On Sunday morning activities were rather splintered with Mike taking some of the children off birding earlier than the rest got going. Thomas Buckham shared what his group did: “On Sunday we had a lovely drive along a farm road near Vrolijkheid and saw Blue Cranes, Namaqua Warbler, Diederik Cuckoo, Klaas’ Cuckoo and many other amazing birds. When we started the morning drive, we were on 79 birds for the pentad so our goal for the morning was to get to 100. It was very close but our 100th bird was a Burchells Coucal – we ended the morning on 103 birds which was amazing for a 2-day weekend. We then had a tennis match and had fun outside before it was time to go home. I had a really nice weekend. “

Others went to explore very briefly the little municipal reserve in Robertson, Dassieshoek. I was with this group and was blown away by the scenery – the reserve nestled at the foot of tall mountains. As Andrew Codd commented ït is a “little gem that needs revisiting”. For me the highlight was an excellent sighting of a cardinal woodpecker. While we were out Loraine Codd went for a run in Vrolijkheid Reserve and she came back reporting that on Saturday we in fact had not seen half the reserve; that we had not done it justice!.  After packing up (we had to be out by 11:00) some families left for home while others went to visit the donkey sanctuary near McGregor.  

All in all it was an excellent camp and some of the participants actually said they would like to go to the same venue next year – and – if possible to make the camp one night longer!

This is what some of the children had to say:

Marc Codd:  My favourite part of the trip was waking up early in the morning to go to Vrolijkheid. I was able to see lots of special birds and it was fun using Birdlasser for the first time. My highlight of the trip was seeing the Black Harrier which is very rare in that area.  For Marc another highlight was listening to the talks on both of the nights,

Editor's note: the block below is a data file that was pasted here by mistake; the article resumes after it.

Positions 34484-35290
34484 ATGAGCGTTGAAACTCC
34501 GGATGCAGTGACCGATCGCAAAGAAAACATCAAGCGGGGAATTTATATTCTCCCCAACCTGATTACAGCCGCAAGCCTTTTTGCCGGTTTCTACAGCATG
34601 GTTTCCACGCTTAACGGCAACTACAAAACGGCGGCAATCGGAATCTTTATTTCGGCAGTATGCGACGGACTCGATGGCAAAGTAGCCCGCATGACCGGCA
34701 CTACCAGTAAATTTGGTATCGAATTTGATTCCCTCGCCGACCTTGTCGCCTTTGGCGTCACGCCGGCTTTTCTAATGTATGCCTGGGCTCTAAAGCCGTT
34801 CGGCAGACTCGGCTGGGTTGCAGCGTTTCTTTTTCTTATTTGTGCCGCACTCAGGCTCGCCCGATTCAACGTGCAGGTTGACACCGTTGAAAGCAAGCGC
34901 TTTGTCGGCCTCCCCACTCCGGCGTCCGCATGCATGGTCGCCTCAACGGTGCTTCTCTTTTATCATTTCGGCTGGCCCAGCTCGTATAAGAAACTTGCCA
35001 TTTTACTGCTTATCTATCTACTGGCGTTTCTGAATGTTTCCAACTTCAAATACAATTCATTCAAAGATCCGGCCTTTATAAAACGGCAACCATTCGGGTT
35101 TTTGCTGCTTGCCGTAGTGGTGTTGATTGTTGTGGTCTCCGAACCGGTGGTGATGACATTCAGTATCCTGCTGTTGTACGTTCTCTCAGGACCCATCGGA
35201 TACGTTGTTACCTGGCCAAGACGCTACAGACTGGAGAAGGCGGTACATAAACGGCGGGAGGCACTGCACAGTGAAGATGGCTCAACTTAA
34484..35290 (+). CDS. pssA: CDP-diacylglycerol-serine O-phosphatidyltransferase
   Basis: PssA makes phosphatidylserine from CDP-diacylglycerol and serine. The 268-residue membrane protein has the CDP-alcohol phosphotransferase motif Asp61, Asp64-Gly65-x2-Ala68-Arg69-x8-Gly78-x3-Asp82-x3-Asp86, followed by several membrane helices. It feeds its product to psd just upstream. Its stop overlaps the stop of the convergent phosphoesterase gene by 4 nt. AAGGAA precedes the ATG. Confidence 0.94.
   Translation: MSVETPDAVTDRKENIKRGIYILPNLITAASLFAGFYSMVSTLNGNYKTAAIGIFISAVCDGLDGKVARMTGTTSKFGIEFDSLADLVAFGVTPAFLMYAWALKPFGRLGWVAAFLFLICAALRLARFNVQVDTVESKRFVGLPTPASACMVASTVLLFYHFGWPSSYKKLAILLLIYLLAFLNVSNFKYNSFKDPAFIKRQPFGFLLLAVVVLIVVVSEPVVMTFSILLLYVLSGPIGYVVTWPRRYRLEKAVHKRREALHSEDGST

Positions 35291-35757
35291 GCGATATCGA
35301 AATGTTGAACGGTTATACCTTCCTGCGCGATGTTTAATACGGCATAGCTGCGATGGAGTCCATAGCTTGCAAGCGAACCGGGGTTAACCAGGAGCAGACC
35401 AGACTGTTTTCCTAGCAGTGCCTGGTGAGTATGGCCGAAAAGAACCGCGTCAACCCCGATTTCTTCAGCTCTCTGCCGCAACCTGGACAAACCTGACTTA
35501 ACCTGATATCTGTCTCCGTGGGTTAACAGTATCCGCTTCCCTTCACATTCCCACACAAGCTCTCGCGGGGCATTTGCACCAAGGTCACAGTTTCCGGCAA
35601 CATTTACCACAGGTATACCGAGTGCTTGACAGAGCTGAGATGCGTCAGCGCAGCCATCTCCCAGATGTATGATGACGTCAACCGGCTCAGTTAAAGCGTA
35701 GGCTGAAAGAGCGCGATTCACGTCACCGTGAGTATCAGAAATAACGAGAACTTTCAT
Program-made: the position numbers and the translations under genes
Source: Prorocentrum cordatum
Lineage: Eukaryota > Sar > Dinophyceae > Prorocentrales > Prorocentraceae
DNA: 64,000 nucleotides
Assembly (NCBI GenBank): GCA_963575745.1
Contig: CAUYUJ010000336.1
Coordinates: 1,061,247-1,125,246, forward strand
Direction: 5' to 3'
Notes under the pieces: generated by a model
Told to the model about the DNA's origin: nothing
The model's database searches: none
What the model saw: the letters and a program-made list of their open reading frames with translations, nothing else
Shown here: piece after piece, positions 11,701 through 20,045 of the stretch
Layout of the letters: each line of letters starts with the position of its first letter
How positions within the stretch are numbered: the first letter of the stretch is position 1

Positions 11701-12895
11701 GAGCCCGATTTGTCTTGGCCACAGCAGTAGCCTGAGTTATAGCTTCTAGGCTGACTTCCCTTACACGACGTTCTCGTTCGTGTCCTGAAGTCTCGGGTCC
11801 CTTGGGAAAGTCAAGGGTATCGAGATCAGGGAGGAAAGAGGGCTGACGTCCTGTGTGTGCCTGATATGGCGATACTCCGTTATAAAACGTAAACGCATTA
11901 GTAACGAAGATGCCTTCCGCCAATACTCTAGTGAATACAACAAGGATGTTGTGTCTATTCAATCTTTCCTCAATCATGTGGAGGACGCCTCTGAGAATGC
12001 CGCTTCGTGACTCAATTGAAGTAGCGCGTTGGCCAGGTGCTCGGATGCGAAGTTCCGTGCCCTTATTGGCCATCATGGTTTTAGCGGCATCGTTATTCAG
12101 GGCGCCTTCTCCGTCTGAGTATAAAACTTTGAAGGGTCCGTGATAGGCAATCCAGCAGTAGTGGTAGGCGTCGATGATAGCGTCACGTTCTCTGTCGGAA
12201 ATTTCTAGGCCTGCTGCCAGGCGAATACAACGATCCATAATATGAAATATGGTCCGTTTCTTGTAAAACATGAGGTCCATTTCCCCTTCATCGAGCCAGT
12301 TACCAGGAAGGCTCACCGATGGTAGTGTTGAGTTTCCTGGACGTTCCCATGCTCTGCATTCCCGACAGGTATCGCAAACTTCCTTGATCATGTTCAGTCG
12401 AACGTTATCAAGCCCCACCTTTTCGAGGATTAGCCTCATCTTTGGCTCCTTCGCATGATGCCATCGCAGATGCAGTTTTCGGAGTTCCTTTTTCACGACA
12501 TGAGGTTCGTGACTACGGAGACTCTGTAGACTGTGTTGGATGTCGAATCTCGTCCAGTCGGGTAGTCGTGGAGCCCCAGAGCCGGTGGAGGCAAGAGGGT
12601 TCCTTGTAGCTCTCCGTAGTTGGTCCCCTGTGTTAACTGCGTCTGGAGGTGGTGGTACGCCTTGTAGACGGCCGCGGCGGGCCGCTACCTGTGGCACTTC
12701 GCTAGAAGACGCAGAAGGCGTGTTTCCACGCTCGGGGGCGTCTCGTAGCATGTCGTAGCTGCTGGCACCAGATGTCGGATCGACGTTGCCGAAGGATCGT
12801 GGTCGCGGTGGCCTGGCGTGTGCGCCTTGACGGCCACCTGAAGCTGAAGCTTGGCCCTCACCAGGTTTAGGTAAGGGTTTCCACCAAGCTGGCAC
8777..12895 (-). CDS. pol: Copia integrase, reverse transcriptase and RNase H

On Sunday morning occupants of a couple of cars observed a caracal jumping onto the wall of the Reserve gate.  For both Jonty Wright and Marc Codd this was a huge highlight. 

Jack Bucham said:  At Vrolijkheid when I was sleeping, I could hear all the night birds making noises. I heard an owl, a nightjar and in the morning, I was woken up by a Hadeda.  

Samantha Codd summed up the weekend from her perspective: I enjoyed the Jacuzzi and the game that Priscilla made with the eggs. I loved the walk in Vrolijkheid even though there were some ticks. I know I’m not a birder but I liked going birding with everyone and also I loved the talks. I now know a lot more about the birds. Michaela Wright also loved the Jacuzzi and hated the ticks.

It was my birthday on Friday so I invited 2 friends for the weekend – one had never birded before but he really loved the weekend so much and learnt about so many birds. It was fun birding with my friends and introducing them to birding. ADAM BUCKHAM

And this is what it is all about ……fun and spreading the joy of birding ..…

Priscilla Beeton
Vrolijkheid Nature Reserve
Photos by Priscilla Beeton
Keen birders at the Family Camp
Photos by Priscilla Beeton
Klaas's Cuckoo